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The Caw: John Harbaugh's Family Member Is Walking Across the Country for Charity


When Chad Schrack was about to set off to walk across the entire United States of America, Ravens Head Coach John Harbaugh gave him a piece of advice.

It wasn't too dissimilar to the "W.I.N." mantra (What's Important Now) Harbaugh shares with his players.

"One day at a time," Harbaugh said. "It's a long journey. Just enjoy the ride and take it one day at a time."

Schrack is married to Harbaugh's first cousin, Shiela. Harbaugh drove to Arlington National Cemetery to see Schrack off as he's prepared to walk 22 miles per day for the next 130 days (about 2,800 miles) – all in the name of charity.

At age 38, Shiela was diagnosed with colon cancer. She is now cancer-free after four surgeries and a year of chemotherapy, and the Schrack family has been dedicated to raising awareness about the disease ever since.

A truck driver for FedEx, Schrack got the itch to walk across the country while listening to Lee Child's "Jack Reacher" novels about a fictional Army veteran who roamed the United States. Seven years ago, he approached his boss with the idea that he wanted to walk the country when he turned 50 years old.

"He said, 'If you're crazy enough to do it, yeah, I'll give you the time off,'" Schrack recalled. "I'm sure he thought at the time he figured I'd just forget about it or whatever."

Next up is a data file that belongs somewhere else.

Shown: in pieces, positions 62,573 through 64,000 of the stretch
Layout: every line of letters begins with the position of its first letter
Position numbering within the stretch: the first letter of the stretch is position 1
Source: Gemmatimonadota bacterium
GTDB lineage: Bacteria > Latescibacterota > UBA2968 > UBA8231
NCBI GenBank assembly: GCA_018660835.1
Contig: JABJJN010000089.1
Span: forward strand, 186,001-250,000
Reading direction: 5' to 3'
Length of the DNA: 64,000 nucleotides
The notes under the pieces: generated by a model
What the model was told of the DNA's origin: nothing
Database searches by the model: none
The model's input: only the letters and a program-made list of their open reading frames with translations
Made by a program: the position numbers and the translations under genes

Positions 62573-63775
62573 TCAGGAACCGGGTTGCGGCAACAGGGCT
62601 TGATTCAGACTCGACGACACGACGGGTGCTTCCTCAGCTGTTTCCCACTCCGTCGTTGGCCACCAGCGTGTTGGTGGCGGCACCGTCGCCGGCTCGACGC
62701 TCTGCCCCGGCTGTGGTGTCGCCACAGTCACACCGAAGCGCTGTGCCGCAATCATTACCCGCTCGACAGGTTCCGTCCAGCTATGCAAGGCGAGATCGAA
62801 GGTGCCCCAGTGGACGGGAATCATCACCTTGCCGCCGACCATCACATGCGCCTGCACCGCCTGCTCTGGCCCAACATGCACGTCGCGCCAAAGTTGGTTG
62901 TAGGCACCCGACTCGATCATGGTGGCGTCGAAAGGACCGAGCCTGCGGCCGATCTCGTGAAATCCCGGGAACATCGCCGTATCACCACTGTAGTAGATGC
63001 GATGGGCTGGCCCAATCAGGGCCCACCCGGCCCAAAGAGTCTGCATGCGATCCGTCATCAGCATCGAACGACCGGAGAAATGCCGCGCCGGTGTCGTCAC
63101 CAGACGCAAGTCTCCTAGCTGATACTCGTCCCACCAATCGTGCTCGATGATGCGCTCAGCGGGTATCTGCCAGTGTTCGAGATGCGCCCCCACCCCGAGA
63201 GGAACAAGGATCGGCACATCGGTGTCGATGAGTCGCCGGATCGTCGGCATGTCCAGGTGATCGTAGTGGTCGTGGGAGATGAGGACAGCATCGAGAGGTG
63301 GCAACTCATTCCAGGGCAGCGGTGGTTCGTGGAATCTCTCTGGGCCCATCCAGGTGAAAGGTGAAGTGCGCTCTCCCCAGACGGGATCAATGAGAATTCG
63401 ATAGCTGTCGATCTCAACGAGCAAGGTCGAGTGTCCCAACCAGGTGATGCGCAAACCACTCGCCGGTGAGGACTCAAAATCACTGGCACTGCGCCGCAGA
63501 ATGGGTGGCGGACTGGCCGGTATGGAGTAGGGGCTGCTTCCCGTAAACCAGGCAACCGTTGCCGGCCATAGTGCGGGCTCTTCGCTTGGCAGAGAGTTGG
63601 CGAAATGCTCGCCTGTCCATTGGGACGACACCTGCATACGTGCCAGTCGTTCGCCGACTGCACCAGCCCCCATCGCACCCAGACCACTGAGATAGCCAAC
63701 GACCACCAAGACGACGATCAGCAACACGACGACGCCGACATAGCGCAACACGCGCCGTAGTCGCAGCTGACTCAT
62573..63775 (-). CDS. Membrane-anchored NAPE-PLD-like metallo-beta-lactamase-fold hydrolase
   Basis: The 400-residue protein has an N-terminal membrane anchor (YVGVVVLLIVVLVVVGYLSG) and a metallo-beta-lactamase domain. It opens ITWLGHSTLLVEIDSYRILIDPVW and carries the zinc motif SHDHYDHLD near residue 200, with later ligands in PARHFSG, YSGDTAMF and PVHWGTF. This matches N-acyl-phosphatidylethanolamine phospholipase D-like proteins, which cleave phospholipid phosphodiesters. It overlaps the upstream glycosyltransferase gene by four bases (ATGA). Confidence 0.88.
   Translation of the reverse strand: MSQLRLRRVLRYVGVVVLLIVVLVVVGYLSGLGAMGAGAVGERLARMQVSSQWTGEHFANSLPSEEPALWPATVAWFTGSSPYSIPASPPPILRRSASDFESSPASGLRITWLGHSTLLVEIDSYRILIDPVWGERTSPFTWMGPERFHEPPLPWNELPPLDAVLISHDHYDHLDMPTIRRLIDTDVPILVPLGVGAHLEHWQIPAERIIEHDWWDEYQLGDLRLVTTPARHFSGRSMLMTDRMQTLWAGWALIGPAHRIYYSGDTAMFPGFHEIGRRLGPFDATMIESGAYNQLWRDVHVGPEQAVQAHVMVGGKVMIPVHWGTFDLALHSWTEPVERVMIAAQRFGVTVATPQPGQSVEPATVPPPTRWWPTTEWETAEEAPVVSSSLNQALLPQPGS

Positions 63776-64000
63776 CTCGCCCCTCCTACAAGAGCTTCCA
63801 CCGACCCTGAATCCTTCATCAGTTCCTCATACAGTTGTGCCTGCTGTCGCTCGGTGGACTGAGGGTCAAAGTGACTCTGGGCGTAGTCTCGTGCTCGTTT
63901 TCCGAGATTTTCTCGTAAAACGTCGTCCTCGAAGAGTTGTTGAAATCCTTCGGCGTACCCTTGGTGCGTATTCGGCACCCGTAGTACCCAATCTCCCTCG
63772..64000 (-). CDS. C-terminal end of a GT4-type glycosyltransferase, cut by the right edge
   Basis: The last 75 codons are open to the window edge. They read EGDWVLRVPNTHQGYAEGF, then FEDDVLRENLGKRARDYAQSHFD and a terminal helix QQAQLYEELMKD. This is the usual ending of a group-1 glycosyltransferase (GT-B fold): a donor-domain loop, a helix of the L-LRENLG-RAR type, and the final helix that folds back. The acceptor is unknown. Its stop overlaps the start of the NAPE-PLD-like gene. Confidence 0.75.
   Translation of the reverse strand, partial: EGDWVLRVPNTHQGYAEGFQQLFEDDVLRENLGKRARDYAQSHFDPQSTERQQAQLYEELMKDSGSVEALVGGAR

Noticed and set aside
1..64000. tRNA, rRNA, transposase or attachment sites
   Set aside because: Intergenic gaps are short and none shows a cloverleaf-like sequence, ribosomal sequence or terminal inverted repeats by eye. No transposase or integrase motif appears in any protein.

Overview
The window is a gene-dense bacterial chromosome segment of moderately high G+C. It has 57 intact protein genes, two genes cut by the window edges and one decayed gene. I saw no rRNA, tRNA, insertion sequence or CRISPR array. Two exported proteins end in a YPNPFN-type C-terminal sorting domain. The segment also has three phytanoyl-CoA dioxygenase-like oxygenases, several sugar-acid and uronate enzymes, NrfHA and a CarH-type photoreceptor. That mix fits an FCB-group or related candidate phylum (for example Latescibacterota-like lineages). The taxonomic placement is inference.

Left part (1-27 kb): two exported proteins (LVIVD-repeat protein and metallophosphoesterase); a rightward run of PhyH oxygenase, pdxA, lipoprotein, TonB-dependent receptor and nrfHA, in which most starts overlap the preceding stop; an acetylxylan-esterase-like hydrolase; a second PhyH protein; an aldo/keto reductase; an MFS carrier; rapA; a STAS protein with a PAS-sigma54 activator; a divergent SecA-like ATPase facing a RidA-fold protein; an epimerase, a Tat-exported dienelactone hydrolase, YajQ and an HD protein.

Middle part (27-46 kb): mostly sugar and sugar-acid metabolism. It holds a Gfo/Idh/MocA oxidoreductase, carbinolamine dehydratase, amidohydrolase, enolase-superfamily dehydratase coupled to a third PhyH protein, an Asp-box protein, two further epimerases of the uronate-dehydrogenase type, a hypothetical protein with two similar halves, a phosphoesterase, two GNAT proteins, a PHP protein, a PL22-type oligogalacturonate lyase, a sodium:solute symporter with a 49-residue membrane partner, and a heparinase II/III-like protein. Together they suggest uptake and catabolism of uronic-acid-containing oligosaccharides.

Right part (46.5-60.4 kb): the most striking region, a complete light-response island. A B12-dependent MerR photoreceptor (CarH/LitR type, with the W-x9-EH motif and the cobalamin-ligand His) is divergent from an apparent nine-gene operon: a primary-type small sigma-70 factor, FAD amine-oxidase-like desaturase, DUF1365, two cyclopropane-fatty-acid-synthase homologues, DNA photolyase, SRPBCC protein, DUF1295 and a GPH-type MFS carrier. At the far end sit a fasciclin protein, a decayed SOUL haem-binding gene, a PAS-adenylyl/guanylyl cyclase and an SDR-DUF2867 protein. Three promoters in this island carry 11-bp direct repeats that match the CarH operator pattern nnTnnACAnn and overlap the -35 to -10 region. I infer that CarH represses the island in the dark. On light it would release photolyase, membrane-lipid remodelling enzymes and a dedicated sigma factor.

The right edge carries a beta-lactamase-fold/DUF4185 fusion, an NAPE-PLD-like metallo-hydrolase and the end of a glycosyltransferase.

Six months later, Schrack's boss was diagnosed with colon cancer. He died about a year later.

"Then I had to do it," Schrack said.

As Schrack planned his walk, he also came up with another cause to champion.

Schrack was a squad leader in 2004 and 2005. After he returned from war, one of the soldiers on his squad committed suicide. According to the United States Department of Veteran Affairs, an estimated 22 veterans commit suicide every day. Thus, Schrack will walk 22 miles a day.

Schrack's no stranger to pushing his physical limits in the name of charity.

In 2008, Schrack and his son did the Bataan Memorial Death March, which is a memorial march conducted in honor of the service members who defended the Philippine Islands during World War II. The marathon is done with a 50-pound pack strapped to your back.

In 2015, he and Shiela began participating in "Climb for a Cure," a group of cancer survivors who climb mountains in Colorado to raise awareness and money. The family has raised more than $100,000.

Schrack's cross-country trek, which will end in Venice Beach, Calif., is the toughest feat yet. It's estimated that only a few dozen people have ever accomplished it.

As of Tuesday afternoon, Schrack was near the Shenandoah River in Virginia. He doesn't have sleeping arrangements planned out ahead of time, relying on either a friendly stranger to take him in or his tent.

"There's a little soreness, but nothing that makes me want to stop at all," Schrack said.

According to the National Cancer Institute, colon cancer is the second-leading cancer-related killer in the United States. If it's found in its early stages, however, it's preventable and curable. Anyone over 50 years old, or who has colon cancer in their family history, should get screened.

"People don't like to talk about colon cancer because it's poop," Schrack said. "I get it, but it still kills you. Just take care of it."

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